The service properties including the service name get displayed, as shown in Figure 29.


Figure 29. Service Properties


In this article we introduced using Toad for SQL Server with Google Cloud Platform and got started by creating a VM instance for SQL Server based on Windows server on Google Cloud Platform and connecting to the VM instance with Chrome RDS.  In subsequent articles we shall install Toad for SQL Server on the Windows Server and connect to the SQL Server instance running on the Windows server to explore the different features of Toad for SQL Server.


Try Toad for SQL Server now

Are you just starting your journey to evaluate if you should purchase the Toad for SQL Server management tool? If you’re not quite ready to buy, we’re so sure you’ll love Toad for SQL Server, that we’re offering a Toad for SQL Server free 30-day trial.

Already in a trial? Buy it now or contact sales.


Not ready for a free trial? Learn more.

Use the links below to learn how you can use the Toad for SQL Server management tool to resolve issues, manage change and promote the highest levels of code quality, performance and scalability.

Product page: Toad for SQL Server

Tech brief: Solving the SQL Tuning Problem: Secrets of Quest SQL Optimizer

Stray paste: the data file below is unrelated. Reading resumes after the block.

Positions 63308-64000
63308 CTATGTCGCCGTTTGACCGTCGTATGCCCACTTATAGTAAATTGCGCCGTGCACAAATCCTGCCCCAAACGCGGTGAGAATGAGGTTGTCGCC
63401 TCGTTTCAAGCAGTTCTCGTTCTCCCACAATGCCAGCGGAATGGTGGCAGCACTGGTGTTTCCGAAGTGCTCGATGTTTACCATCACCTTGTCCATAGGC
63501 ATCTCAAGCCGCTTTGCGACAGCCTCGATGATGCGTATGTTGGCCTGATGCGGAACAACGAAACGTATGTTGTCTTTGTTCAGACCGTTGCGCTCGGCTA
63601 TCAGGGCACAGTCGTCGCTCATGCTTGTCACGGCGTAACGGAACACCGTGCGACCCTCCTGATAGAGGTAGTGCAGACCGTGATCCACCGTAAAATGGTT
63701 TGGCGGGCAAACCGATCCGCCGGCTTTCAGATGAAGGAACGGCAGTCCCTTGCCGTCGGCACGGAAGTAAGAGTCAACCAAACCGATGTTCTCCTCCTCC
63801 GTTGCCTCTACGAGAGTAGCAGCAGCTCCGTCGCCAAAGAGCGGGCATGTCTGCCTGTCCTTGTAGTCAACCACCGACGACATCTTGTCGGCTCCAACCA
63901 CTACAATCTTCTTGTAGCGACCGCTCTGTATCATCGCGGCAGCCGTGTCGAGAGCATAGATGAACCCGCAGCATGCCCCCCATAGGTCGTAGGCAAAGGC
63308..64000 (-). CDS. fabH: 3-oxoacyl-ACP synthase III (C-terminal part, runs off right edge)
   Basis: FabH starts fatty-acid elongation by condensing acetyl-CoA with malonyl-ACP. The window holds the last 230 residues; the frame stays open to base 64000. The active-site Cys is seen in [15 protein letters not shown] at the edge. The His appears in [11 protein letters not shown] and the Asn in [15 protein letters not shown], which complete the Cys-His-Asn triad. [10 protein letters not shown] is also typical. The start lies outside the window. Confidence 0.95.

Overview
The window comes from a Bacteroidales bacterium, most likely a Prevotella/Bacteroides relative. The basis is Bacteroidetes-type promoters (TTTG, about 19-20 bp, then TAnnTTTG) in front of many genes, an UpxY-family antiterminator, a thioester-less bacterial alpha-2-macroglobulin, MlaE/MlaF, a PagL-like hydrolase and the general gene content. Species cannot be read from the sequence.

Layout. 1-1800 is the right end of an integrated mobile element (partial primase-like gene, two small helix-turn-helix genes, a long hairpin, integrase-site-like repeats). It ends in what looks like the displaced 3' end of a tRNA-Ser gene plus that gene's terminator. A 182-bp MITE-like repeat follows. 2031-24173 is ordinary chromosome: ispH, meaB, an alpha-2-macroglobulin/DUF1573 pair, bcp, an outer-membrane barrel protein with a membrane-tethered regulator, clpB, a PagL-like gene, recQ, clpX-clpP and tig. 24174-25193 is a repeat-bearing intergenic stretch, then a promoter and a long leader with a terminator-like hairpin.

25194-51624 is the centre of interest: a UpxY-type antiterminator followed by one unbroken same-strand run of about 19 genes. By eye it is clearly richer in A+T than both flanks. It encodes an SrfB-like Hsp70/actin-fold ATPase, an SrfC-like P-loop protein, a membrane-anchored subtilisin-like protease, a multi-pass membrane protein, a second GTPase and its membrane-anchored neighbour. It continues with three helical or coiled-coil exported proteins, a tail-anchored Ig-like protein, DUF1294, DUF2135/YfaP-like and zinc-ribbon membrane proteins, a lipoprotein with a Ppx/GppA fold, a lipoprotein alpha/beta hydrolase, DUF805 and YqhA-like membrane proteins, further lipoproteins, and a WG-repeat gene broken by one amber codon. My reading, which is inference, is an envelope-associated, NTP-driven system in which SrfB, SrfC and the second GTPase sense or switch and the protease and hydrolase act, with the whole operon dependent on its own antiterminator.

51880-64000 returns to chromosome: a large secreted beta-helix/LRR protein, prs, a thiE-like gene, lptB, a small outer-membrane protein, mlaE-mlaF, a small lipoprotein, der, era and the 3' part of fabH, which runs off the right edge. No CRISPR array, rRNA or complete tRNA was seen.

Case study: County enhances critical services for citizens with Toad®


Related blog posts:

Read more Toad World® blog posts on Toad for SQL Server.


Side note: ApexSQL adds to Quest SQL solutions

As an aside, since you’re managing SQL Server, did you know that ApexSQL is now a part of Quest? ApexSQL joined Quest this summer. We’re excited to nod our heads that yes, the ApexSQL portfolio enhances Quest’s already robust set of SQL Server management tools. Make sure to visit ApexSQL.


Got questions?

If you have any questions, please post questions to the Toad for SQL Server forum on Toad World.






About the Author

Deepak Vohra

Deepak Vohra is an Oracle Certified Associate, Oracle Database 10g, and Sun Certified Java Programmer. Deepak has published on OTN and in Oracle Magazine.